The ICT infrastructure in UAE is complex and entails geo designing e-Government, which is a methodology monitored by the Abu Dhabi Spatial Data Infrastructure program (AD-SDI) to partially enable ubiquitous transformation of government services. This is meant to improve the way in which the UAE government operates so that its services are received all over UAE. The result is optimal use of available resources which is achieved by better quality of services, reduced costs, improved utilization, and sustained capacity building (Abu Dhabi Systems & Information Center, 2012). The policies, regulations and systems of the UAE government focus on a participatory approach that gives the citizens a chance to participate in improving the functioning of the government. This shows that that digital media is meant to upgrade and improve the living standards of the people. By so doing, the UAE government will also reduce overheads by a large margin of 90%. This will be achieved by streamlining communications and integrated systems. The figure below further illustrates this:

Mapping Digital Media in the UAE

The social media has been very popular recently in the entire world. It is one avenue used by the government to encourage citizens’ participation in the government’s delivery of service: His Highness Shiek Mohammed bin Rashid Al Maktoum leveraged social media sites such as Twitter and Facebook. This was perceived as a sign encouraging communication between the government and the people. Nonetheless, policy guidelines on the usage of these social media sites are lacking. Therefore, an effective and safe presence in the social media is somehow not guaranteed. In tandem with the national agenda contained in the country’s vision and strategic plan, eGovernment components of transforming UAE economy towards a knowledge-based economy, offering citizen-focused government services, encouraging good governance and ensuring the maintenance of an efficient financial management system (Ibrahim, n. d.). Digital communication tools have played a major role in building and promoting this trust and confidence. A social media site like Facebook neutralizes the formality coupled with government authority that manifests itself through government figures such as His Highness Sheik Rashid. As a result, people are able to relate to the government.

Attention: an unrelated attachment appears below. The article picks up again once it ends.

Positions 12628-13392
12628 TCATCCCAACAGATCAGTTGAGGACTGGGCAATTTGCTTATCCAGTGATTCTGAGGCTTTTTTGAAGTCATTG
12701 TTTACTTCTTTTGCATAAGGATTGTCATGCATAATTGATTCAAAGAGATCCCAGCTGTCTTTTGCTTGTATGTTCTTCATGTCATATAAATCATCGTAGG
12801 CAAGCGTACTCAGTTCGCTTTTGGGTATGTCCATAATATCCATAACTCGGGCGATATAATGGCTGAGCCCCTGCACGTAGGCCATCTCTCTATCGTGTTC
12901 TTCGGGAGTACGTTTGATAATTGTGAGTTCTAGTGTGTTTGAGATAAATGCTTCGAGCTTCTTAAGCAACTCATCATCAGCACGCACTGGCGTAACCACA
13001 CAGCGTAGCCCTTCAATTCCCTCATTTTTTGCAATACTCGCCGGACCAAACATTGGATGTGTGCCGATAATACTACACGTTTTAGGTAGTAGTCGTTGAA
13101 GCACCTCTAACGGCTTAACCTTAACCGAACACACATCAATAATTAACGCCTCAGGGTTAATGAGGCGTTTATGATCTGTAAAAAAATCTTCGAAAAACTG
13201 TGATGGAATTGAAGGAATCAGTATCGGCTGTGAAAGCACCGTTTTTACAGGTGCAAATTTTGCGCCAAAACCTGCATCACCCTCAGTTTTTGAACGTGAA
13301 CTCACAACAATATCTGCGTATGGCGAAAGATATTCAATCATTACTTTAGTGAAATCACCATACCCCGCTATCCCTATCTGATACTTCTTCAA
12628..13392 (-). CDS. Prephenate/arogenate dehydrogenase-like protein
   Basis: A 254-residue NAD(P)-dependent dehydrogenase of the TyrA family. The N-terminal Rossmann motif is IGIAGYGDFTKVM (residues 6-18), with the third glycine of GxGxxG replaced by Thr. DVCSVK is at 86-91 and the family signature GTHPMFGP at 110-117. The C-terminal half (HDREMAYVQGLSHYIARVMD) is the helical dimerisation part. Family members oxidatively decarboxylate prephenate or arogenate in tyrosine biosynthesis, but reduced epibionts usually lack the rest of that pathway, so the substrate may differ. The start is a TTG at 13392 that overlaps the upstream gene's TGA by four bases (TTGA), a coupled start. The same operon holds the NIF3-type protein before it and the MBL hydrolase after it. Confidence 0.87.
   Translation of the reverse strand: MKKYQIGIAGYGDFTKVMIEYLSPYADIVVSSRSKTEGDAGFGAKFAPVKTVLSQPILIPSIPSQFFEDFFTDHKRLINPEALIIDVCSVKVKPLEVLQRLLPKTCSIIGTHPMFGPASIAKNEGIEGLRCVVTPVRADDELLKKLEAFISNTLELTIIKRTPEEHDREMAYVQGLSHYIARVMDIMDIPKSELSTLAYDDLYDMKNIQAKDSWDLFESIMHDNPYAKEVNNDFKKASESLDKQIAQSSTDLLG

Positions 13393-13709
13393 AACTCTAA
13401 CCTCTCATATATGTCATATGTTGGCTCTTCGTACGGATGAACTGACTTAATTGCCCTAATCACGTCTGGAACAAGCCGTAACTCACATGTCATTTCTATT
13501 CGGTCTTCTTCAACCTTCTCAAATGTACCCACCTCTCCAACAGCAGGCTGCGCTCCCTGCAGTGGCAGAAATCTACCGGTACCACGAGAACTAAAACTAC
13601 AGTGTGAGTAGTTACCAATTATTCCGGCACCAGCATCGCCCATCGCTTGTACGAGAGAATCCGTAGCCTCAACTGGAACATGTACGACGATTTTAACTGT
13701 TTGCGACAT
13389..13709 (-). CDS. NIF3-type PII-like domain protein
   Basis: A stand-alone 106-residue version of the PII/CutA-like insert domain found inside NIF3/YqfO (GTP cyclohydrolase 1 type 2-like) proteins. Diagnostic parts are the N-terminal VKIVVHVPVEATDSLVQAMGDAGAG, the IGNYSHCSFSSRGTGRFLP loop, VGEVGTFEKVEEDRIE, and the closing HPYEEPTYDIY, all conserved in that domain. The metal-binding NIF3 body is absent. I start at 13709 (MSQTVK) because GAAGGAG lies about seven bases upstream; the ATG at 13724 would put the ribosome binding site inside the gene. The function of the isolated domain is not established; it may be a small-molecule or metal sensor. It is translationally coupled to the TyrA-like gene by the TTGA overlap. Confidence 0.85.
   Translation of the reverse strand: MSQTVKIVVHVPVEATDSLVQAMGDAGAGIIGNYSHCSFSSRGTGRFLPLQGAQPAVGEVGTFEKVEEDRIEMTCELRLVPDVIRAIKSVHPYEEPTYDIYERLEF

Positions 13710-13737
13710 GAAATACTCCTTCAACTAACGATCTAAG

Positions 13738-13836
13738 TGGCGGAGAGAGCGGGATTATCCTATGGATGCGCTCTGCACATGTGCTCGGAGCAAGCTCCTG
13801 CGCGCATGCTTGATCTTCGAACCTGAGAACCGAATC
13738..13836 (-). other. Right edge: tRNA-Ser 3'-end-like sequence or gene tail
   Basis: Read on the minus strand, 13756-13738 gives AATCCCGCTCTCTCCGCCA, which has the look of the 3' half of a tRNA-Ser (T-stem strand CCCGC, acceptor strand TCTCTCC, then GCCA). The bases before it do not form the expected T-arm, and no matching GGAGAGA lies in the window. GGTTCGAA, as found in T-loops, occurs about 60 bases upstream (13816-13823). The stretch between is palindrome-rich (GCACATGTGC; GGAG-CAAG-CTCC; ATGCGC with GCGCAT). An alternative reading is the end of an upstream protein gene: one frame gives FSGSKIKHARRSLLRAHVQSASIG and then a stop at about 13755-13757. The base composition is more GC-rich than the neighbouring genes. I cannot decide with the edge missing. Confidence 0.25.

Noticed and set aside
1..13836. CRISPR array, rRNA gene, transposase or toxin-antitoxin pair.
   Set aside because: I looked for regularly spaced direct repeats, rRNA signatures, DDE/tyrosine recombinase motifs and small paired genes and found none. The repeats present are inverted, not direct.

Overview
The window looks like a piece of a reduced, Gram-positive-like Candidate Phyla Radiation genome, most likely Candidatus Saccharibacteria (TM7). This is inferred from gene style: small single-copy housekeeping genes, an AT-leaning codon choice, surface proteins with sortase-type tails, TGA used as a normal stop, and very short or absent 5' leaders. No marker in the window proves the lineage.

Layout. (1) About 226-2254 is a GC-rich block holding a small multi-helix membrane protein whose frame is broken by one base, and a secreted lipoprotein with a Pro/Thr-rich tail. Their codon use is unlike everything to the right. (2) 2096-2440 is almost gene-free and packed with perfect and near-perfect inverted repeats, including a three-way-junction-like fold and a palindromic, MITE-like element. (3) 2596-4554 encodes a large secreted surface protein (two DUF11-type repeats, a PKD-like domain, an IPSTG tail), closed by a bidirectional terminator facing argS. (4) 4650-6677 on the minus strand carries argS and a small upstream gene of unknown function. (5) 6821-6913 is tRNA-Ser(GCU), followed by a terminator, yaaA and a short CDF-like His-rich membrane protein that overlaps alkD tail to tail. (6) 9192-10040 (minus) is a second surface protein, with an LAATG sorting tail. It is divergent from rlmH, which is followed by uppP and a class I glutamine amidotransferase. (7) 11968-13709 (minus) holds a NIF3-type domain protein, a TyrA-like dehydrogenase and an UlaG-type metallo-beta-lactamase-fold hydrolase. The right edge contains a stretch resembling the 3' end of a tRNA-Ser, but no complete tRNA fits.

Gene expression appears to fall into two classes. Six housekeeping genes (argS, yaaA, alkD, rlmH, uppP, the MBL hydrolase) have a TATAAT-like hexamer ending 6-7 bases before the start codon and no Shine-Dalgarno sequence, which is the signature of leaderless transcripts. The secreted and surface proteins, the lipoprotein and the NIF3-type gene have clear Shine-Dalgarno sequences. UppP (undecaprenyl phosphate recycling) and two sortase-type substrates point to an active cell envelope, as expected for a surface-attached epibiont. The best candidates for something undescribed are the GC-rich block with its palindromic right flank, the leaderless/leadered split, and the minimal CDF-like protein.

Various stakeholders in the digital media world are involved in executing UAE’s public service provisions related to the media. Last month (June 23rd), the Vice President and Prime Minister of UAE, His Highness Sheik M. Rashid issued a resolution on fees for media services as structured by the National Media Council. Forty-nine media licenses that are commercial-based were issued to sectors involved in the importation and distribution of publications. The resolution stipulates that a penalty of AED 50 should be imposed on any resolution grant holder who does not renew the same 30 days after expiry (Stakeholders, 2013).